Chicago - The MusicalLeft - Craig McLachlan and cast. Cover - Caroline O'Connor and Sharon Millerchip. Photos - Jeff Busby

Chicago, like the Emperor, is the musical without clothes (and in the case of the lacy, leggy chorus, almost quite literally); a naked stage full of ruthlessly naked ambition.

The scene, the windy city's seedy underworld of the prohibition 1920s, is dim and suitably smoky. The backing cast, buff and black-clad, skulks in the shadows. The band, a swinging 14-piece, takes centre stage, the only backdrop to the drama unfolding. Chairs, a cane, a top hat, a newspaper the only props to play with.

To this audience, post-Hollywood cinematic retelling and a mantle full of Oscars, the 34-year-old story is ubiquitously familiar: pitiless vaudeville stars and coldblooded murder, greedy lawyers and corrupt justice and, of course, all that jazz. Humming the songs in our head, we all know where this is going.

So on this blank backdrop, in an almost clichéd story, Chicago only really works if the performances are knockout. There is nowhere to hide in this show. Every high kick has to hit every beat, every note must pierce the murky darkness, the desperate dreams of fame and fortune have to be conveyed to the very back row.

And then some. In reviving Chicago for a new Australian tour (opening at Brisbane's renovated Lyric Theatre last week) producer John Frost delivers a surprising, sexy and spectacular cast of world-class talent to razzle-dazzle a whole new generation of theatre-goers. It is a dream ensemble in the most devilishly delicious musical ever written.

Catherine Zeta-Jones shimmied away with the Oscar, but Caroline O'Connor may well be the world's preeminent Velma Kelly. After playing the role on Broadway in New York and London's West End, Australia's own theatrical treasure is again the sinful soul of this production. Her Velma is utterly captivating from the first scene to the last. O'Connor recreates a creature of palpable middle-aged desperation, shamelessly laid bare as she begs for the spotlight in I Can't Do It Alone. Only an actress of such experience and stagecraft could deliver this. And her frenetic energy, now officially into her late 40s it must be said, is like a rhythm stick for the rest of the cast. She doesn't just keep up with the jaw-dropping choreography, she sets a fierce pace.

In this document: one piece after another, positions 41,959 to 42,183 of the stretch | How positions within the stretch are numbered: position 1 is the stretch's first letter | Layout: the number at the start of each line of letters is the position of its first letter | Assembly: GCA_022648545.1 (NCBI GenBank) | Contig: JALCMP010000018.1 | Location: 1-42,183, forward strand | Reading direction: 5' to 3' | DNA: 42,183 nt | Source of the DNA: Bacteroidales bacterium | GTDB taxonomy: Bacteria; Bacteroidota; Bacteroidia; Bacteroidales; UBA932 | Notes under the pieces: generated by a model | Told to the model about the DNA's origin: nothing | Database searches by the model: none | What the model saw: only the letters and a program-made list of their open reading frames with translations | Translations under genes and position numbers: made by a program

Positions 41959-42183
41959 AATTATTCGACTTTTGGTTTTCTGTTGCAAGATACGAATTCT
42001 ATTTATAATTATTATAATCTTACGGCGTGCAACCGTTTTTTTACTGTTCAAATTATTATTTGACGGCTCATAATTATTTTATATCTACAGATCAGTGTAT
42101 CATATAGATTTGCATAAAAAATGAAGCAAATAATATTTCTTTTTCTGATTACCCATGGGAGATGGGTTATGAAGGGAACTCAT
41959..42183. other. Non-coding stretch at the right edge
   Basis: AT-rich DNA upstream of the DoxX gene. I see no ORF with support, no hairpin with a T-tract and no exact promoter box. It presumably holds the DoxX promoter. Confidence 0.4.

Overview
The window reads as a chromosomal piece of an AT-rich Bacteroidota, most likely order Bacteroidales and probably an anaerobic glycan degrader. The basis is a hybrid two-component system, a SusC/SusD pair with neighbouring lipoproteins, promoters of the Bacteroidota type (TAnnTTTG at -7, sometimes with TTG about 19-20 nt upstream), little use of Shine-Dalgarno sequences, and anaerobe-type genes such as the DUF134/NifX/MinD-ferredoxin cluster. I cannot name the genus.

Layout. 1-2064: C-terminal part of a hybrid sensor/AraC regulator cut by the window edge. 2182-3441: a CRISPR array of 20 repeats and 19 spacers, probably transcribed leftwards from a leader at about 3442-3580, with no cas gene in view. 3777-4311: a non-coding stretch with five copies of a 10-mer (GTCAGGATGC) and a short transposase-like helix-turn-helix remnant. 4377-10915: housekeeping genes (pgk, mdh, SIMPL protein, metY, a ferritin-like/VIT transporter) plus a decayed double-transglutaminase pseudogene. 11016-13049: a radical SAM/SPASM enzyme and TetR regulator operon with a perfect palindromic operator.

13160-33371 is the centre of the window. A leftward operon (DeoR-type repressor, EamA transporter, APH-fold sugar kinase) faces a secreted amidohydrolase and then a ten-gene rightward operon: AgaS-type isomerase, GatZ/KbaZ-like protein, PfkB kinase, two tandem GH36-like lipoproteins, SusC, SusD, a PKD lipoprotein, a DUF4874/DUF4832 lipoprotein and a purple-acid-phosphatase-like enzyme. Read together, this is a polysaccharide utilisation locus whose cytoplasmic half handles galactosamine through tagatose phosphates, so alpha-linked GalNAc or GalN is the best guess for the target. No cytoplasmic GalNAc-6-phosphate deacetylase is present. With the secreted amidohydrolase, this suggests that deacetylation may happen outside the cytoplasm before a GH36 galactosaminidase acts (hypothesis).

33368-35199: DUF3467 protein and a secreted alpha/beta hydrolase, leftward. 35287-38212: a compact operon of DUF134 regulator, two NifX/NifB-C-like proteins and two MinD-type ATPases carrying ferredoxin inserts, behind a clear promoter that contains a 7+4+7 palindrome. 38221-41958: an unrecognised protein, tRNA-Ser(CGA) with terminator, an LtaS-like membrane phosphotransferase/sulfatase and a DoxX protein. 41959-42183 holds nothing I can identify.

Not that O'Connor is allowed to steal the show. As a double act, Sharon Millerchip is the perfect foil and a fully-realised Roxie Hart. She is as cute as a kitten and conniving as a snake, this Roxie, transforming from giggly, naïve wannabe to merciless spotlight stealer and back in a matter of expressions. For character and actress it is a star-making performance.

And who would have thought former Neighbours pin-up Craig McLachlan could ever be this smooth? Seriously suave (and suitably slimy), he'd give 007 a run for his money as the slight-of-hand lawyer Billy Flynn cashing in on his clients' murderous rise to infamy. He drips with sly sarcasm in All I Care About Is Love, in his element as the meat in a showgirl sandwich.

Gina Riley
makes a low-key entrance and begins a little awkwardly as a feet-planted, buttoned-up Matron ‘Mama' Morton. But any doubts she couldn't shake Kim to play the sassy on-the-take prison warden were extinguished when she opened her mouth - a powerfully poised voice emerges so everyone is ‘looking at moi'. The range is genuinely surprising, and the bittersweet harmonic duet Class with O'Connor (a new tune for many as it was cut from the film version) is a real highlight.

Special mention, too, goes to Damien Bermingham as the clueless, put-upon husband Amos, who stands by Roxie long after he shouldn't. As the character with the purest heart he is at once comically stupid and adoringly sweet, particularly in the aching solo show-stopper Mr Cellophane. And D.C. Harlock as not-so-inquiring journalist Mary Sunshine hides more than just a glass-shattering soprano voice under her wholesome cloak.

The chorus is fabulous; tight and terrific on every step. The entire cast, really, wrings every drop of emotion, humour and social satire from a rich musical experience. If anything this scathing tale of fame obsession and manipulation is riper than ever before, with an all-hits theatrical score that probably hasn't been bettered since. And this dazzling cast simply knocks it out of the park.

The bright lights of Chicago shine more brilliant than ever. Don't miss it.

CHICAGO - The Musical

Venue: Lyric Theatre QPAC | Cnr Grey & Melbourne Streets, South Bank
Dates: 19 March to 3 May
Times: Tue – Sat 7.30pm; Wed and Sat matinees 1.30pm & Sun 3pm
Tickets: $69.90 - $109.90
Bookings: 136 246 or

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